Where isolated foreign words appear in a text otherwise in a single language, or when a text has significant parts in two or more languages (bilinguals, glosses, etc.).
The <foreign> element identifies a word or phrase as belonging to a language other than that of the surrounding text. It is usually useful to apply the attribute xml:lang with a language code (see Languages and Scripts) to identify the language of the embedded word.
Transformation using the example EpiDoc P5 stylesheets:
Where significantly sized and meaningfully divided passages of the text and in different languages, it is advisable to use <div type="textpart"> with an xml:lang on each, perhaps rather than declaring a single default language on the <div type="edition">.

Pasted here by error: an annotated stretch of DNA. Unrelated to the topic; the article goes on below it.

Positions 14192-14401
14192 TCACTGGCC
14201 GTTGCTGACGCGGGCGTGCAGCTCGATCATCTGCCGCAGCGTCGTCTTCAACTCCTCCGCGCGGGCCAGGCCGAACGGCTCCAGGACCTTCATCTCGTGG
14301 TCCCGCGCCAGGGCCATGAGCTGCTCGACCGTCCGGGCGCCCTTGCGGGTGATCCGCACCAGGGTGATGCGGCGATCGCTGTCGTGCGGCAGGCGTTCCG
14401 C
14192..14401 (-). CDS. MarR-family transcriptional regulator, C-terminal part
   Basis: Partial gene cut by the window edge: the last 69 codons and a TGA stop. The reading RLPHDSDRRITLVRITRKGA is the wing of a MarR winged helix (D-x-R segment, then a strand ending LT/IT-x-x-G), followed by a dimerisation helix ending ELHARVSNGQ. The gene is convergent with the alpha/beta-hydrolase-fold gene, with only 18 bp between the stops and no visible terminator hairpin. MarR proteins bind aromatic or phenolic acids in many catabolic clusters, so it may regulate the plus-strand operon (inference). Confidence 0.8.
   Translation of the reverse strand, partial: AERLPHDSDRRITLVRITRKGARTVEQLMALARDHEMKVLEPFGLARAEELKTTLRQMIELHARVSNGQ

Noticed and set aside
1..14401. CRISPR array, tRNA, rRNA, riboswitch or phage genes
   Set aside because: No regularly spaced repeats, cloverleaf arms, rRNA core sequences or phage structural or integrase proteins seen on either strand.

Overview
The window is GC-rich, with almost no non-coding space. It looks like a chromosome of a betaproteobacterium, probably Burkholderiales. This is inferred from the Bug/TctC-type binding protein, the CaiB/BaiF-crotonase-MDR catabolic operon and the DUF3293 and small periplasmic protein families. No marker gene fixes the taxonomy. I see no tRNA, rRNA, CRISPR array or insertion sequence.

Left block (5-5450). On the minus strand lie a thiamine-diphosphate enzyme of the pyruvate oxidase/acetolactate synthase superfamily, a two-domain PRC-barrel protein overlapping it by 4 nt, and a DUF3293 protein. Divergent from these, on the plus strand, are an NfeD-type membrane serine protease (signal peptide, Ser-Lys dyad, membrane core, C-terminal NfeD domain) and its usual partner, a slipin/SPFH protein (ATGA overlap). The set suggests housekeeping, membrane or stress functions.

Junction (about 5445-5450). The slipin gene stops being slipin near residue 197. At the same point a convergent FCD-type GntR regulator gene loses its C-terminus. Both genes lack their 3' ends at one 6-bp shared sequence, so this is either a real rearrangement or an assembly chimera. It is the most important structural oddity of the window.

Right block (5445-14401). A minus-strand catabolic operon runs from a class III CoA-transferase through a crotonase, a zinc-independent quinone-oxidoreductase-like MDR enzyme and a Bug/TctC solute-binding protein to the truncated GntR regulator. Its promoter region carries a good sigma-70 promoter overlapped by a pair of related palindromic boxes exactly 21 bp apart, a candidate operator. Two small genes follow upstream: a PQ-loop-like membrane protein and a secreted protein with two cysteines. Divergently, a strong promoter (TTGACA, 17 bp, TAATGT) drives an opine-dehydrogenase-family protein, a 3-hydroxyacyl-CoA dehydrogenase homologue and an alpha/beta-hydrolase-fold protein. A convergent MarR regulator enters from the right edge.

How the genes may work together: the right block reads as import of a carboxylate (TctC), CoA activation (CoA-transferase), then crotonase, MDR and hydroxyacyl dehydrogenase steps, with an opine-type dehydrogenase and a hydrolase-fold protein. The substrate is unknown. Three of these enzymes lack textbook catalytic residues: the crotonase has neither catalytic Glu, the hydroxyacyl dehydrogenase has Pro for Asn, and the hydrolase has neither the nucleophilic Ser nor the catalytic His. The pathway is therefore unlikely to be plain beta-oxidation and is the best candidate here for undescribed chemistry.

Where significant, multiline blocks of text are in each of two or more languages, but these blocks are not considered otherwise meaningful or part of the citation scheme of the document, it is enough to tag each block with an <ab>, to which the xml:lang may be added.
A text that is made up of words or phrases in one language, and glosses or translations in one or more others, may be tagged with a series of <term> and <gloss> elements, inline, and each bearing the xml:lang specifying the language of the short phrase. Alternatively, if the specific and rich semantics of <term> and <gloss> are to be avoided, <seg> may be used to mark arbitrary spans of text as being in one language or another.
In this example, from the Corpus of Pyu Inscriptions project, xml:id and corresp attributes are used to link the Pyu <gloss>es with the Sanskrit <term>s of which each is a translation or equivalent.
Other pages describing <div>:
Other pages describing <foreign>:
Other pages describing <gloss>:
Other pages describing <seg>:
Other pages describing <term>: